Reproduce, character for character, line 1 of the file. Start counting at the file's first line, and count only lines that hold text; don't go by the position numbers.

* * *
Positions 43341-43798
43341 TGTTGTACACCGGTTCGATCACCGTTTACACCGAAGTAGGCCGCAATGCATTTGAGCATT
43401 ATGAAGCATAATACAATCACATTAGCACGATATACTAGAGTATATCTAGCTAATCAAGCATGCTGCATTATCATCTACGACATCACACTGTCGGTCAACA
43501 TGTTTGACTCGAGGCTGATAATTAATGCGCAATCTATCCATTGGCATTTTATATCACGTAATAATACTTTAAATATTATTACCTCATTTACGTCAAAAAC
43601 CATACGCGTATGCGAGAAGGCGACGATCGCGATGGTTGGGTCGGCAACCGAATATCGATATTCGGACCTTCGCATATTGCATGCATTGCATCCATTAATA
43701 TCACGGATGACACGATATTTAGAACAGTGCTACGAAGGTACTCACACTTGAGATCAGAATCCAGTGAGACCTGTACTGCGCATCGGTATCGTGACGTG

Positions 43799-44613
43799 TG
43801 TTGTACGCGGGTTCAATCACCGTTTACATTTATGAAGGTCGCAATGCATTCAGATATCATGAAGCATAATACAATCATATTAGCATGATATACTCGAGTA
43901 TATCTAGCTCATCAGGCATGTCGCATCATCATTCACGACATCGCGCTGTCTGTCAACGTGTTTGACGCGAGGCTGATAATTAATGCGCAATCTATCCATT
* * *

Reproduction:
Positions 43341-43798